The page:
A pre-trip inspection is essential when operating a vehicle to ensure it will run at optimal performance. A healthy vehicle ensures the safety of not only the driver, but also everyone else on the road. If you are a truck driver, fleet or personal, you are required by law to inspect your truck and trailer once before your shift starts and once within every 24 hours spent on road. It is the driver’s responsibility to ensure the vehicle is safe for operation and is free from defects.
A full inspection should take you approximately 30 to 50 minutes. The key to a good inspection is to take your time while inspecting each section of your vehicle and performing each check thoroughly. Make sure to inspect everything that needs inspecting, but find a pattern or routine that works for you.
Alas, even the most diligent of truckers will occasionally forget a few details. Today we’ll be looking at some of the more overlooked inspection areas:
1. Wheel Chocks
Although everyone knows they need to do it, it can often be overlooked when rushing to prepare for inspection. Making sure your chocks are in place are an effective safety measure to prevent the accidental movement of your truck.
Making sure your brakes are in top shape should be a main priority before taking a trip. A lot of steps need to be taken in order to thoroughly check your brakes, but doing so is absolutely necessary before hitting the road. Your truck’s brakes are one of the hardest working components on your vehicle and are subject to a lot of wear and tear.
Here is a video we recommend checking out if you want to find out more about the steps needed to inspect your brakes: https://www.youtube.com/watch?v=sdjJX8a5IIo&nohtml5=False
3. Wheel Fasteners
Like checking your brakes, inspecting the stuff that holds your wheels in place is an important part of any inspection. Having your wheels fly off on the interstate is dangerous and life-threatening. A common problem for truckers are wheel fasteners. When looking at wheel fasteners, make sure they are tightened correctly. Rust around the lug nuts can also point to several underlying factors.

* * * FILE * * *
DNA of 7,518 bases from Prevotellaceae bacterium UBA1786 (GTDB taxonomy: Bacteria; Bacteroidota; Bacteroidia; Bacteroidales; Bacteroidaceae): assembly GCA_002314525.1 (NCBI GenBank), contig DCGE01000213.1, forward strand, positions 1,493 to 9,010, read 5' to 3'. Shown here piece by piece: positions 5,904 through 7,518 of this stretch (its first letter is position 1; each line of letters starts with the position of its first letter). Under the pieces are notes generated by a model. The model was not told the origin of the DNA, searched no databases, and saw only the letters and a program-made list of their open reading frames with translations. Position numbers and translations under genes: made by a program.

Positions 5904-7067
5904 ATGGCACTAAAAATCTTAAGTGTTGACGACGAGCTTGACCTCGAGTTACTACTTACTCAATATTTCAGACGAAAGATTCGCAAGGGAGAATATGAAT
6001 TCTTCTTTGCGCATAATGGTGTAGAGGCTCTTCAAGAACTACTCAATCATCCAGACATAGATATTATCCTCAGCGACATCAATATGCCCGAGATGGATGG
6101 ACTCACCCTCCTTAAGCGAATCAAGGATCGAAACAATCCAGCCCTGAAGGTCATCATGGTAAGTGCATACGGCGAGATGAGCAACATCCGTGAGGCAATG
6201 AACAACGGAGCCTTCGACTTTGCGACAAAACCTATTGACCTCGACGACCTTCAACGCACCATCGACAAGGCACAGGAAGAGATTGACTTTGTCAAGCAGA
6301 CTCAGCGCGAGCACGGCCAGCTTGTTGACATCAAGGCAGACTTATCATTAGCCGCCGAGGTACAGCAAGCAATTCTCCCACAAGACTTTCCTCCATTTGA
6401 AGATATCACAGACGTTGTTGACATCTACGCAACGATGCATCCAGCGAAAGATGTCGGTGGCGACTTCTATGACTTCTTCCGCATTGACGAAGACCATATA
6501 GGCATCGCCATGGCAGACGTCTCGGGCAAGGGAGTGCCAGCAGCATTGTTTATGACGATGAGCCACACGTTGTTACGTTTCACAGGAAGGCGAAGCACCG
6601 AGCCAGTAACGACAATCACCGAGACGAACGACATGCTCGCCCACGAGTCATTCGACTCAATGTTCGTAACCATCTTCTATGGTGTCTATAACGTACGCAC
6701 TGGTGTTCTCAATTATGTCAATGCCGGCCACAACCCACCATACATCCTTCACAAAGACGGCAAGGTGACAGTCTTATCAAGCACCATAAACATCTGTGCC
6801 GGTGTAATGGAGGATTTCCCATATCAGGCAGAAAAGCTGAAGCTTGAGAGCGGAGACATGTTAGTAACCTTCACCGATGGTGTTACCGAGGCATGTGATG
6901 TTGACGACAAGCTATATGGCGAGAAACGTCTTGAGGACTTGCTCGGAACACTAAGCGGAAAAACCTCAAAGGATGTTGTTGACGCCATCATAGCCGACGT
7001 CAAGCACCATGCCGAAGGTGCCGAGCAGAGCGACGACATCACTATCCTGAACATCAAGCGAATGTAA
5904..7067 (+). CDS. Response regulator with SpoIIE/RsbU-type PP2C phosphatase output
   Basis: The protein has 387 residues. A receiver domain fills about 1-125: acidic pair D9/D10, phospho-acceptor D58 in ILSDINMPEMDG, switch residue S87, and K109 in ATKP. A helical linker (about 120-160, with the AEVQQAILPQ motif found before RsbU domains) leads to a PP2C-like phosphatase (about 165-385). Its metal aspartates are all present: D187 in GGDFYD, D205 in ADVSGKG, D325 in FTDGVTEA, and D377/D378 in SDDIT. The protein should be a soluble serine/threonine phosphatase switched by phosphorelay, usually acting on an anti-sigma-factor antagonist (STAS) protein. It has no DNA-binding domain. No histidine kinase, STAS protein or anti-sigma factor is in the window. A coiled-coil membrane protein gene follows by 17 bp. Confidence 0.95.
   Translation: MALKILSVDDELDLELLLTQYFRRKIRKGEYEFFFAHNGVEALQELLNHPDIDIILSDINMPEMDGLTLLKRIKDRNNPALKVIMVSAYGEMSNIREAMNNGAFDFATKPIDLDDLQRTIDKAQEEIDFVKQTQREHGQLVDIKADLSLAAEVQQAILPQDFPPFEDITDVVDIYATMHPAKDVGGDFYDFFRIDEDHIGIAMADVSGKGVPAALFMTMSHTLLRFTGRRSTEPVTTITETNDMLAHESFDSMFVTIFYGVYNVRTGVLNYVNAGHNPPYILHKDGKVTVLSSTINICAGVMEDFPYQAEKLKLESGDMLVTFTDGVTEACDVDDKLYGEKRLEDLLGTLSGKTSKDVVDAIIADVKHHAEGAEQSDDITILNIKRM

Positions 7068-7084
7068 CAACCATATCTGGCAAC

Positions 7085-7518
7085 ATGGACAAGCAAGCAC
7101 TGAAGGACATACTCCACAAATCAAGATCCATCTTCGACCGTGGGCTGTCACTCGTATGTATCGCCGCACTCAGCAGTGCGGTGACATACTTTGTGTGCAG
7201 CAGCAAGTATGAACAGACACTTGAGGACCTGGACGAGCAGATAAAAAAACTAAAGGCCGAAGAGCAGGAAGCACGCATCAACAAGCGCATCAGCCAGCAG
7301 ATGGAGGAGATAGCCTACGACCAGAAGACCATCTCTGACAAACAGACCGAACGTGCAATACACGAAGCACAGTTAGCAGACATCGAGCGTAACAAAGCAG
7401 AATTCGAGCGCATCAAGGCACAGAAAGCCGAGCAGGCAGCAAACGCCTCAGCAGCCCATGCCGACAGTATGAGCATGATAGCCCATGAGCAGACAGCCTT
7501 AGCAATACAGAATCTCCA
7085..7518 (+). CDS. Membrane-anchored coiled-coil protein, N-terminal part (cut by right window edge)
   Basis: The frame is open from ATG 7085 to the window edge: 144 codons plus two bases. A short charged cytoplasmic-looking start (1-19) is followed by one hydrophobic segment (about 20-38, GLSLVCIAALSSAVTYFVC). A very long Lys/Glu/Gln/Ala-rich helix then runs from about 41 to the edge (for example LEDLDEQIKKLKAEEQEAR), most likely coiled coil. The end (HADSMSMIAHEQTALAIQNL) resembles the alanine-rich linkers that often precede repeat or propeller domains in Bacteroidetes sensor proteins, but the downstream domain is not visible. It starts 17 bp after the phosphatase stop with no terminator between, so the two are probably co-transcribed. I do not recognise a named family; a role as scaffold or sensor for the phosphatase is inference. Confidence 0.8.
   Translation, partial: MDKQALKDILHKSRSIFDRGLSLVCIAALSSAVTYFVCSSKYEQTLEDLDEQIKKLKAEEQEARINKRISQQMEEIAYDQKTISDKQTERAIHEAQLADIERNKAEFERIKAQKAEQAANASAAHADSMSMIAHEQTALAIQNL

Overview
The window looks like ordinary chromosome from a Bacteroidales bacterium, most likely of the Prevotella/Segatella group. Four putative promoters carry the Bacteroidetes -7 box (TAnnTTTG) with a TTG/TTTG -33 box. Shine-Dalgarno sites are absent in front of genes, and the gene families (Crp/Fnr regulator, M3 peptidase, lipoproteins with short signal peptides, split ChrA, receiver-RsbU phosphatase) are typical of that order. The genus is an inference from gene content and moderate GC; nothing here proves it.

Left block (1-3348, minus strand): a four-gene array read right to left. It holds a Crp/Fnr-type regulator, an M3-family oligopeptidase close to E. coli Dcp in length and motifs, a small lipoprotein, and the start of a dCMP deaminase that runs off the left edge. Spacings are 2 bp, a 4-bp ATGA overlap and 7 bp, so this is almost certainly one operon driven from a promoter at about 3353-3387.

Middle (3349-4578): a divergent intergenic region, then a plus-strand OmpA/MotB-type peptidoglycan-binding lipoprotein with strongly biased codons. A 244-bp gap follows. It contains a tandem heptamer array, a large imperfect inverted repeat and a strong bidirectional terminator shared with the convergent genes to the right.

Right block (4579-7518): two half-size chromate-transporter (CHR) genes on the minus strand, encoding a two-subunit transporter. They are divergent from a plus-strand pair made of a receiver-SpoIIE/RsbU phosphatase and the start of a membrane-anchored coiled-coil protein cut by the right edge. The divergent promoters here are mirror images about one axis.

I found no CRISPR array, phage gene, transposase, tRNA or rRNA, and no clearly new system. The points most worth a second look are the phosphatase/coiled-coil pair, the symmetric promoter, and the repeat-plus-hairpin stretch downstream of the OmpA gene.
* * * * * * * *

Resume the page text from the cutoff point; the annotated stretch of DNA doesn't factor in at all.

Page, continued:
Your cab will likely be the first area the inspector checks during pre-trip inspection. Your cab is essentially your workspace, and how well you maintain it shows the inspector the kind of person you are. Not only is the mess an indicator of you, it can present dangers on the road, such as preventing your windshield defroster/fogger from working correctly. So remove all trash and debris from your floor and seats, and keep any excess items in your glove compartment.
5. Emergency Kit
By law, every trucker is required to carry an emergency kit containing spare fuses/circuit breakers, warning hazard triangles and a fire extinguisher. Just because you have these items in your truck, doesn’t mean you’ll pass an inspection though. You’ll also need to make sure that the fire extinguisher hasn’t been tampered with, and that it has been recently serviced, as the substance in it expires.
When inspecting your truck, your lights are probably some of the first things you inspect. While this is great, don’t forget to inspect your reflectors as well! Reflectors help increase your visibility at night, and leave you in a dangerous situation if not properly taken care of. Your reflectors should be free of cracks and clean of dirt. Also inspect the reflective strips along your cab and trailer, as worn or peeling strips can become ineffective.
If you’re looking for a fleet transport company with trucks that are always in top condition, look no further, Nickel Rock has you covered. You can be sure that our fleet trucks with take your load to and from wherever it is you need it. Check us out on our website to learn more:HERE